If you're a complete novice when it comes to photography, but have a burning passion to learn and have no place to turn to when you're bombarded with jargon, we've got something for you. Here's a list of the most commonly used photography jargon simplified, so that anyone with even the most basic knowledge can understand them.
Artifacts are unwanted aberrations caused by sensor, optics or internal image processing algorithms of a camera. The most common artifacts are blooming, maze artifacts, chromatic aberrations, moire, jaggies, JPEG compression, noise, and sharpening halos.
Ever wondered why diagonal lines appear jagged rather than straight or smooth in some images? This is because of aliasing, which happens due to the square nature of pixels - the minutest component that any picture is made of.
Aperture / f-stop
When you click a photograph, the lens opens to certain degree so that light can pass through it and onto the camera's sensors or film. The size of this opening is referred to as the 'Aperture', and it directly effects the photo's 'exposure' and depth of field.
Aperture Priority (also known as Aperture Value and denoted by Av on the camera), is a mode where the photographer selects an aperture value and the camera decides the shutter speed according to lighting conditions, so that you get optimal results. It's different from 'manual mode' which allows you to set both aperture and shutter speed settings.
The aspect ratio of an image is the value of the width of an image/frame, divided by the height of it and denoted in the form of a ratio such as 16:9, 4:3 or 16:10.
Barrel Distortion is a common for of distortion in wide angle lenses where images tend to get 'spherized' or rounded towards the sides. Such distortion is more prominent in images which have many straight lines.
The "burst" or "continuous" mode allows you to take multiple shots one after the other. The number of shots taken are measured via fps or frames per second, and are different in different makes and models of cameras. To be a little more technical: the fps decides how many times the shutter releases and an image's processed in a second, defining how many pictures are taken in a short span of time.
Colour fringing is an aberrance caused by the lens used on cameras. It’s more visible on some cameras than others. It’s commonly seen as a blue or purple band lining a bright light source.
Depth of Field
The effect generated when the areas on the focal plane (at the focal length) of a camera in a photograph remains in focus (sharp), while other areas stay 'out of focus' (or blurry), is known as Depth of Field. It is enhanced by keeping the aperture small.
Unlike optical zoom (which uses a 'zoom lens' that alters its focal length to achieve the desired result), Digital Zoom re-sizes a part of an image digitally in order to fake actually zooming into it.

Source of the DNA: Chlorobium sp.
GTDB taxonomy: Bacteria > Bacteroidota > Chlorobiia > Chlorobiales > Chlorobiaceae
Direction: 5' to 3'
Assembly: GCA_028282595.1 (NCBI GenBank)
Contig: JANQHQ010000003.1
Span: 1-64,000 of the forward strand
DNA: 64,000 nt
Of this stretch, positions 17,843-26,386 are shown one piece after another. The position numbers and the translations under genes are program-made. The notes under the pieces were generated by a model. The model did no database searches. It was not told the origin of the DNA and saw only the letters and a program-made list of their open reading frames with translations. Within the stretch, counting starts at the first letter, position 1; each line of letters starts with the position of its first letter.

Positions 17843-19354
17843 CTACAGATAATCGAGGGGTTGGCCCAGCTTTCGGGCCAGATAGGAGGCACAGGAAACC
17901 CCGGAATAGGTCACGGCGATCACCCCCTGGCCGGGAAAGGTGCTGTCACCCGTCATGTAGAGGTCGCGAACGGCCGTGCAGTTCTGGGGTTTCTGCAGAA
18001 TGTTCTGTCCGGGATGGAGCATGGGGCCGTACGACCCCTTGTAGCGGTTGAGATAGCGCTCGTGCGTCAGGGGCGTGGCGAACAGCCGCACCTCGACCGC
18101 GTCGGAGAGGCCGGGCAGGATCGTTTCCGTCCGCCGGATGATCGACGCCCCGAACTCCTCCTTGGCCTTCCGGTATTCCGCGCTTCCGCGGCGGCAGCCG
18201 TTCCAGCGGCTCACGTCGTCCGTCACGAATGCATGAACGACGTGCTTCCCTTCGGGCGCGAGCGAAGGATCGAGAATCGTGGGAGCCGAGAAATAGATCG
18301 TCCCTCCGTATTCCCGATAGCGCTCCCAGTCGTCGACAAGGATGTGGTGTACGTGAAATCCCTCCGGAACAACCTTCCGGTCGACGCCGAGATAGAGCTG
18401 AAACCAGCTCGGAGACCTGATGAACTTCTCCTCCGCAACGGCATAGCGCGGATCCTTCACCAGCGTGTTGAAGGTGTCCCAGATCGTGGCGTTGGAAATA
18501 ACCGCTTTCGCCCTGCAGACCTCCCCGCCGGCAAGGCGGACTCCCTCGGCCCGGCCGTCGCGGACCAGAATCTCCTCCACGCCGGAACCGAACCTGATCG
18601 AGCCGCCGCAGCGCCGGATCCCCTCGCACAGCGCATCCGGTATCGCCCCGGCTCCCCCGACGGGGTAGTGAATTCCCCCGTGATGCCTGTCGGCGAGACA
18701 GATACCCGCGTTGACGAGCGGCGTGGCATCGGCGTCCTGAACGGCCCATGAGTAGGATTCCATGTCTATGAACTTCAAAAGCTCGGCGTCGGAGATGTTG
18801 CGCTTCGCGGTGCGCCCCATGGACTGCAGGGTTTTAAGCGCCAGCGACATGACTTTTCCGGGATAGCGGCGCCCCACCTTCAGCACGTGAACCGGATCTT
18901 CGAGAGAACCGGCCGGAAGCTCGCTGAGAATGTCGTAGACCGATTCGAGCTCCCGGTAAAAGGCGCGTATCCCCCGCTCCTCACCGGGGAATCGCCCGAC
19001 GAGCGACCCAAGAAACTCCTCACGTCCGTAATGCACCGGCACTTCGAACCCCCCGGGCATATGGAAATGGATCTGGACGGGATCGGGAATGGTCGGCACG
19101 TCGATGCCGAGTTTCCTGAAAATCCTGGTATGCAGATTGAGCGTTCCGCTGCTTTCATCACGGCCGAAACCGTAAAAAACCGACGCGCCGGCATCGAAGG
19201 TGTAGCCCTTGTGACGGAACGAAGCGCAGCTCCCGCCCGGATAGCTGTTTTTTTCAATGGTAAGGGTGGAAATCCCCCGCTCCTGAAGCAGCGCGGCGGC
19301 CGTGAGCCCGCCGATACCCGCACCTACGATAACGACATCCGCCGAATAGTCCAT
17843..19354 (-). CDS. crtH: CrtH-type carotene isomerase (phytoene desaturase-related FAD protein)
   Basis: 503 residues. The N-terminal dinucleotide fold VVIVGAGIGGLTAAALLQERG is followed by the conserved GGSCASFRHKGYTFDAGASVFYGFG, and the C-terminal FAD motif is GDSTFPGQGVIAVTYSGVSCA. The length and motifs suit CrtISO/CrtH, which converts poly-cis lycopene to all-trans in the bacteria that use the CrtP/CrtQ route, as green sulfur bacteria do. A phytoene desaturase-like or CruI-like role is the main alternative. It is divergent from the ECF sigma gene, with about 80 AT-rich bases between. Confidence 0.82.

When photos are stored on digital cameras, a lot of additional details apart from the image itself are stored on the resulting file. This data (which is also called Metadata) is stored in the "header" of the file and may include everything from when the picture at hand was take (date, time), shutterspeed, aperture, ISO, and most other settings. This header is usually in the EXIF format (Exchangeable Image File), which was created by JEIDA (Japan Electronic Industry Development Association) as a universally accepted format so that all sorts of imaging devices could access it. This data can be used as a powerful learning tool since you can analyze shots taken by you, check the settings, and decide what settings work best for which type of shots.
The amount of light received by the film or sensor of a camera is known as exposure. The exposure of an image can be altered by changing the camera's aperture settings and shutter speed.
Even after selecting an aperture value and shutter speed to fit the lighting of a scene perfectly, an image may be underexposed. In this case the Exposure Compensation (or EV Compensation) found in prosumer and professional level cameras can be tweaked to fix the exposure.
The focal length of a camera (or an eye for that matter) defines the distance from the lens at which objects remain sharp or in focus. In other words, focal length is the distance (in millimeters - mm) between the optical centre of a lens and the focal point.
Full frame sensor
Sensors come in different sizes with point and shoot cameras having the smallest sensors and the larger and more expensive ones having much larger sensors. A full frame sensor is one which is the same size as a 35mm film. A large sensor helps in capturing much more detail and also can capture a much higher resolution image.
HDR is also known as high definition range imaging. HDR photographs are created by clicking the same image at different exposure levels and then merging them together using image manipulation software.
A histogram is a pictorial representation of the tonal distribution in an image. It shows the photographer whether a picture he's clicked has captured all the tonal details or its has areas that have been blown-out due to over-exposure.